2.04.2011

chrome ball interview #20: quim cardona

chrome ball sits down with quimtime for conversation.


So Quim, we’re just going to get this out of the way. That NSS commercial. I’m sure you’ve heard people talking about it. What was the story behind that thing? It seemed light-hearted enough; you were having fun and putting some positivity out there... even doing some ho-hos. But it did seem like the production crew maybe didn’t have the strongest grasp on skateboarding. What do you think?


That was a gig that took one day of shooting. It wasn’t really my cup of tea. It was a means of making some cash to help pay for some of my son’s school this summer. People know what shoes I’ve been rockin' the most.

I appreciate the honesty. Alright, back to the beginning. How’d you and your brother Mike first get introduced to skating? And what was your first real board?

New Jersey in the Seventies had just as many skateparks as California before they all shut down. Mike and I were introduced to the O.G.’s of skating through my two older brothers who skated and surfed. We had a Stacey Peralta board with Pure Juice Wheels that was passed on to us. We used it to catch on to the concept of skating, which caught on like a wildfire. By 11, we were building ramps in our driveway and going to parks with some of the older skaters that had their license. They’d always look out for us so my Mom trusted them.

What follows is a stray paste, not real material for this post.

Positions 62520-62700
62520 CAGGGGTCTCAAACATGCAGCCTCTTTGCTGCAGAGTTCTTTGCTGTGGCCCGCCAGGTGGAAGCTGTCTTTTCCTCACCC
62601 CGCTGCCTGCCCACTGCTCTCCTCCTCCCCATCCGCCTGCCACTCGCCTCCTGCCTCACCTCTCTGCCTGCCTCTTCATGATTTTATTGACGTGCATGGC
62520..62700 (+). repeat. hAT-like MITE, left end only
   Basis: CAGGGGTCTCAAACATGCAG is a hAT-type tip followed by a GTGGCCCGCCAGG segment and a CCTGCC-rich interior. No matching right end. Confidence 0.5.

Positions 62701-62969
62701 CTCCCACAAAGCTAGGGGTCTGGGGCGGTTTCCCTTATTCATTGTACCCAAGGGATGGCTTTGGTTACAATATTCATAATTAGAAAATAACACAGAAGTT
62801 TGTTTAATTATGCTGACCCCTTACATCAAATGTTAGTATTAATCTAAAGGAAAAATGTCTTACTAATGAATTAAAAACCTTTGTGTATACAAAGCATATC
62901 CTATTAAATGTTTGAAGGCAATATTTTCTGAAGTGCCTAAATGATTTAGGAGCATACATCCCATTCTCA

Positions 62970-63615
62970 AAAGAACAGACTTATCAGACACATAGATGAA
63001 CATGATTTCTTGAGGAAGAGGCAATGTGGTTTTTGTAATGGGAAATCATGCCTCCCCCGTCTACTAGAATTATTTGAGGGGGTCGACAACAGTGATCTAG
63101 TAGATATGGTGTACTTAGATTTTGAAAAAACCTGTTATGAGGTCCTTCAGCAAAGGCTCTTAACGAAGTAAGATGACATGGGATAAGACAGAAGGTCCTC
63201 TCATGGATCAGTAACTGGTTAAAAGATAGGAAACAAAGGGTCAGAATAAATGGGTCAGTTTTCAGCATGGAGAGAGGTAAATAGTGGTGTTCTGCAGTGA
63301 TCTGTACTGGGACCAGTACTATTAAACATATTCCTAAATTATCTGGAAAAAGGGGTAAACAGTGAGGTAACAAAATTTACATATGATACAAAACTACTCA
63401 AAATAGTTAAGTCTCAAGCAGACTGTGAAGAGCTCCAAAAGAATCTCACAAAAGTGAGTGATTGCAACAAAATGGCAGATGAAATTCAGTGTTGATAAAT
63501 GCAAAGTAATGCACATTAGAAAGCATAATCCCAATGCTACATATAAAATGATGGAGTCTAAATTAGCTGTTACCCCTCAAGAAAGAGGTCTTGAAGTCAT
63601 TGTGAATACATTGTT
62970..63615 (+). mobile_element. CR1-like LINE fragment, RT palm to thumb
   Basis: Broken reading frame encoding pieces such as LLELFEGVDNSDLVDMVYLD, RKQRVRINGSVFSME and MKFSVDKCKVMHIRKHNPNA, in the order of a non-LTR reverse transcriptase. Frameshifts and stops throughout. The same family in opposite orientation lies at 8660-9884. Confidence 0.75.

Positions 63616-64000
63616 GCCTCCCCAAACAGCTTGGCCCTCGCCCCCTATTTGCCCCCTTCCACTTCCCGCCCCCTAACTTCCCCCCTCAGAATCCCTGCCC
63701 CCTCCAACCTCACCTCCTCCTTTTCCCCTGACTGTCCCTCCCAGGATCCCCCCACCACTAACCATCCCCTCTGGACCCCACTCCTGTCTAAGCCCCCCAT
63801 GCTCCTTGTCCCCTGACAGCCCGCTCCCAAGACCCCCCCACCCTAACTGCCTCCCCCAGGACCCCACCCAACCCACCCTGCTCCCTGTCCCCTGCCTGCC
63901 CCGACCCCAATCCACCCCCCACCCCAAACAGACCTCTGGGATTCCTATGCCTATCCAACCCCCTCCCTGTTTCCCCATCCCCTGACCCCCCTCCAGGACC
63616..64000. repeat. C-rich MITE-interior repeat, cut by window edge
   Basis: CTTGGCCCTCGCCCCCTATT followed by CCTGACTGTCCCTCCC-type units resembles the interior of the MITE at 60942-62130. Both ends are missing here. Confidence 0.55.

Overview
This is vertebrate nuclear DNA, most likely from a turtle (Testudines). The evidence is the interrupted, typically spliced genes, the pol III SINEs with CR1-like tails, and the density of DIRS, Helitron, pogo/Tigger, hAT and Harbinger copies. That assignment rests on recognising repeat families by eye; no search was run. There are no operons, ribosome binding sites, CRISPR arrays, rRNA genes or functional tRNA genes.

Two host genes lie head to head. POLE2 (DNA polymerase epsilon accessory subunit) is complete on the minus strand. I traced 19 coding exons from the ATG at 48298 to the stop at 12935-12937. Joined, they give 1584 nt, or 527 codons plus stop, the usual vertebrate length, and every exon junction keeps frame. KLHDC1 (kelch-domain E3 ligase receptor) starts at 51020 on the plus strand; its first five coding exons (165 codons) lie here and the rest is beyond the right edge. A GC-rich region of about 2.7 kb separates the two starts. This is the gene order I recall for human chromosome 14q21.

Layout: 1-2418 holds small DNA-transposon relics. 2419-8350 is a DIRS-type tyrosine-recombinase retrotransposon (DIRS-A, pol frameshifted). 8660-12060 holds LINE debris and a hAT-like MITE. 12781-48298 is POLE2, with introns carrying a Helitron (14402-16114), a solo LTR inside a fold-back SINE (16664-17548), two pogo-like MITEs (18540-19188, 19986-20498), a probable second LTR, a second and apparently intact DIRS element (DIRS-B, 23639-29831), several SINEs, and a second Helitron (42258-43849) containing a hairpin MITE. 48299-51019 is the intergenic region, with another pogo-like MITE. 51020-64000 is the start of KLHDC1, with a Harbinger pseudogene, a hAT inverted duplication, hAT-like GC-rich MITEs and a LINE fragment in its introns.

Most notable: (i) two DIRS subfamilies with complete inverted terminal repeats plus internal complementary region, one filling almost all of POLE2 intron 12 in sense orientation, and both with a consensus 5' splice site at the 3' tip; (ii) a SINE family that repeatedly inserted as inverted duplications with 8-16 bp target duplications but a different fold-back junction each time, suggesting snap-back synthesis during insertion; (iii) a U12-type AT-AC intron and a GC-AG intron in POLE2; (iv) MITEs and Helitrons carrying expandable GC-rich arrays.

Your name is another one of those synonymous with New York City and even furthermore, the Brooklyn Banks. How’d you first hear about the bricks?

My mom grew up in New York City, 123rd and Amsterdam in Harlem. We had met a skater from Staten Island named Darren Garcia and he told us about how everybody was skating the Banks. It became our stomping ground from that day on.

Was it pretty wild growing up down at the Banks? It was a pretty sketchy scene back in the day.

It was a dirty scene with all the homeless who lived under the bridge and all the trash cans on fire. A wire that would stretch over the banks into a light pole for electricity and someone would knock into and cut off the lights every so often.